Lenexa Medical secures $650,000 Accelerating Commercialisation grant

Photo of Lenexa Medical team.

19 JUNE 2020

Lenexa Medical, a Melbourne-based technology company, is pleased to announce it has been a successful recipient of a $650,000 Accelerating Commercialisation grant.

Provided by the Australian Government’s Department of Industry, Science, Energy and Resources, the highly competitive Accelerating Commercialisation grant provides expert advice and funding to businesses to commercialise novel products with significant market potential, in this case Lenexa Medical’s innovative technology for pressure injury (PI) risk management and patient monitoring.

“This funding supports our continued progress in the development and commercialisation of our patient-centred technology, as we aim to be the first in the world to offer a solution for targeted and personalised pressure injury prevention,” said Lenexa Medical’s CEO and Co-Founder, Ajit Ravindran.

Pressure injuries (or bed sores) can occur in patients after as little as one hour spent immobile on a surface, putting many patients in hospitals and aged-care facilities at risk.

Despite widespread recognition that pressure injuries are mostly preventable, they remain a devastating health problem, with more than 300,000 cases in Australia every year (1) often resulting in longer and more costly hospital stays and, in some cases, debilitating injury or death.

Lenexa Medical are developing an ultra-thin sheet with sensor technology that acts as a real-time ongoing monitoring device for PI risk. The device will assist clinicians by providing them with information around where and when the risk of injury is developing.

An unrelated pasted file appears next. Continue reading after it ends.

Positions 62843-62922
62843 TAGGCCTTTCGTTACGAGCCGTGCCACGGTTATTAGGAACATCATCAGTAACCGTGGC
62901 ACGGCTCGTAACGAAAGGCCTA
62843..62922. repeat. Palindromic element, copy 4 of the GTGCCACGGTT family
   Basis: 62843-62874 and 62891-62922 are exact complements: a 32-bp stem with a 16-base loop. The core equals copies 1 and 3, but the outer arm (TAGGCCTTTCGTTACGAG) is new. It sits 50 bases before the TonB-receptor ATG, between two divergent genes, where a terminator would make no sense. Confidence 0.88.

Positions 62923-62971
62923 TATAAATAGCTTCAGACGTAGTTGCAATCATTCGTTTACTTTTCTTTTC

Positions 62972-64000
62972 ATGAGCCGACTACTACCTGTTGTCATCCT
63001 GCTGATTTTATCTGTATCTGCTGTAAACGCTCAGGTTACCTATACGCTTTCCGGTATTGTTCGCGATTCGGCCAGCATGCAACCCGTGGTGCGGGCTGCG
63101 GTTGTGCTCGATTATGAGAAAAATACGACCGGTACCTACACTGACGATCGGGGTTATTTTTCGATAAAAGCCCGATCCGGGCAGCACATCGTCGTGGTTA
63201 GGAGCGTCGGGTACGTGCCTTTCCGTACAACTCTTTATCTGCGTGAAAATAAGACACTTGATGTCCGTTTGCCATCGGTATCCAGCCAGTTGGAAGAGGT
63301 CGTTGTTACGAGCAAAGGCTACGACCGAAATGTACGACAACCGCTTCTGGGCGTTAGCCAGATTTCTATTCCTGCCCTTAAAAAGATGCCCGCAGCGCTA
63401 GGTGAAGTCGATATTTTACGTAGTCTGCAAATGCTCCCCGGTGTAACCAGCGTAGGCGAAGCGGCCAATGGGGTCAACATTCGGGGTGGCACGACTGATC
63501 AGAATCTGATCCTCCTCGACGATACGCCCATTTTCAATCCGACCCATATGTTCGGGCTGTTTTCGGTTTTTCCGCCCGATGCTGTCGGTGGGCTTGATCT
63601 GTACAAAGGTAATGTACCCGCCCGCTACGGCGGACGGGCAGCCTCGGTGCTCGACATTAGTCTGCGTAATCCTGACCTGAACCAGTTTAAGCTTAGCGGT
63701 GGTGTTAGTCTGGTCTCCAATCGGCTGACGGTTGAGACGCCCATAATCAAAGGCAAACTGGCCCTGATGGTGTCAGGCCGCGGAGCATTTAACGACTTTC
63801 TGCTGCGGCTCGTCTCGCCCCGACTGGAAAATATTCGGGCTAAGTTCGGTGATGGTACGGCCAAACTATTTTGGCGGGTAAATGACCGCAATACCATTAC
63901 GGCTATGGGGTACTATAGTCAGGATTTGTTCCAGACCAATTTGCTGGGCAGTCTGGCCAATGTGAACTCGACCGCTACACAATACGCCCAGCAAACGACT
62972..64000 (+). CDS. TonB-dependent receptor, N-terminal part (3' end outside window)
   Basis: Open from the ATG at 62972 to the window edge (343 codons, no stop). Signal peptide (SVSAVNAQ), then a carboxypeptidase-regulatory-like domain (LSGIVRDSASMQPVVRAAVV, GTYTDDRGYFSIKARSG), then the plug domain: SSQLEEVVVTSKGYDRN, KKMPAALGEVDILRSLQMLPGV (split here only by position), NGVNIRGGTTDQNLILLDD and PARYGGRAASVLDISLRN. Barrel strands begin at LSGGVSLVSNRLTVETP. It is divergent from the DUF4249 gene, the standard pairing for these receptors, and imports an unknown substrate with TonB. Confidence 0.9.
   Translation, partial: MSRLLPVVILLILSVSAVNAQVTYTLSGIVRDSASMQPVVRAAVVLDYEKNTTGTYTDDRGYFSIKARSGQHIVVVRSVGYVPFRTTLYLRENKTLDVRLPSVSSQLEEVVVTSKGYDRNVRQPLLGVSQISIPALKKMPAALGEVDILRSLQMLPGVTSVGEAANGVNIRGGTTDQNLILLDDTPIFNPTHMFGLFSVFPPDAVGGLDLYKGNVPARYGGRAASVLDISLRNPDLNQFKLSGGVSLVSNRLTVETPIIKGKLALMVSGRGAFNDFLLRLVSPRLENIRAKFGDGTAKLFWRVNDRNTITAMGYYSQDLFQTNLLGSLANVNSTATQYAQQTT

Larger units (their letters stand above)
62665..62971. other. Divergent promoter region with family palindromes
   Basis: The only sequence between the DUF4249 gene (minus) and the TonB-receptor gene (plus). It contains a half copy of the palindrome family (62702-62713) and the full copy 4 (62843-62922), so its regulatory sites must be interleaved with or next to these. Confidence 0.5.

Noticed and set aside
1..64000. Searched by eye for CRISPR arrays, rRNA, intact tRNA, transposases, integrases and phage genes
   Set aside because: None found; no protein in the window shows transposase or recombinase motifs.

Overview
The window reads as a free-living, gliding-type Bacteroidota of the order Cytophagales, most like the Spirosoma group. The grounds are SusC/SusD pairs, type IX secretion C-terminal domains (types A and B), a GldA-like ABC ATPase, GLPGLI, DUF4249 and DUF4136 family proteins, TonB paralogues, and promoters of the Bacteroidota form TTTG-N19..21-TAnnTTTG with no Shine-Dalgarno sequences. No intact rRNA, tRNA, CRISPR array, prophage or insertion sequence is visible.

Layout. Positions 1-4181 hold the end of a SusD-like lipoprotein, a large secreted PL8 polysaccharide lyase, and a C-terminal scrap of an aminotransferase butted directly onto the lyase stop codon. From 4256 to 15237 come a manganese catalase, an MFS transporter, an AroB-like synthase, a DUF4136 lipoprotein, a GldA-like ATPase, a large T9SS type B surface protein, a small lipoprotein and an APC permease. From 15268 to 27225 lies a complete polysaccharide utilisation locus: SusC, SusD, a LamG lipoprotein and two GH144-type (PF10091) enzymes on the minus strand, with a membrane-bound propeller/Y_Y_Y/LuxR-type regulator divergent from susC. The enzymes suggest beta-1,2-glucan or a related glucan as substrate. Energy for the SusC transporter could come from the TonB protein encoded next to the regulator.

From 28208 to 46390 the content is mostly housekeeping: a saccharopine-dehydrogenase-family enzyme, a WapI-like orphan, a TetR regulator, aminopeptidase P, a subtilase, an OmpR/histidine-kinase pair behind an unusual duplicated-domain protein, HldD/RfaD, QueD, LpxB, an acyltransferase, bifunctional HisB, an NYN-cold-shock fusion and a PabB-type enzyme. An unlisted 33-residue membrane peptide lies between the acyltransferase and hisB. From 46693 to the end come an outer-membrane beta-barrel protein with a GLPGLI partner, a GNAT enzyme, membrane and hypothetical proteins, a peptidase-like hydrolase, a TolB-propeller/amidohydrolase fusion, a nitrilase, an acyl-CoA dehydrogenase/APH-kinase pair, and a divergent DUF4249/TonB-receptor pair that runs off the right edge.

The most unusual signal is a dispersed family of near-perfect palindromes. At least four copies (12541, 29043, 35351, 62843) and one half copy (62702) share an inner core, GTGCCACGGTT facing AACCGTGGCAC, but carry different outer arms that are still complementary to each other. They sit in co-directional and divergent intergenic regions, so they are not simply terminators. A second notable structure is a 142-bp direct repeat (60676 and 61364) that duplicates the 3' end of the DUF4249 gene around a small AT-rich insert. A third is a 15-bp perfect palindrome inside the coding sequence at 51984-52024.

Through the Stanford-inspired Biodesign Innovation course at the University of Melbourne, the team Ajit Ravindran, Martin Thompson and Will Yang identified the need to improve the current standard of care.

Following this they were accepted into the Medtech Actuator, taking their concept to prototype stage and developing their commercialisation strategy.

“The commercialisation strategy has to be guided by the experienced. We’re grateful to have had this opportunity through the Medtech Actuator and now Accelerating Commercialisation to access experienced advisers with extensive commercialisation and business experience.” Mr Ravindran added.

“This, in conjunction with the financial support from the grant, will provide us with a strong foundation to bring our much-needed technology to market.”

Funding from the grant will be used to develop a full-sized alpha prototype, support a Series A capital raise and partner with key hospitals to conduct pilot studies to demonstrate the acceptability and feasibility of the device in a clinical setting.

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  1. Graves N, Zheng H. Modelling the direct health care costs of chronic wounds in Australia. Wound Practice & Research: Journal of the Australian Wound Management Association. 2014;22(1):20.

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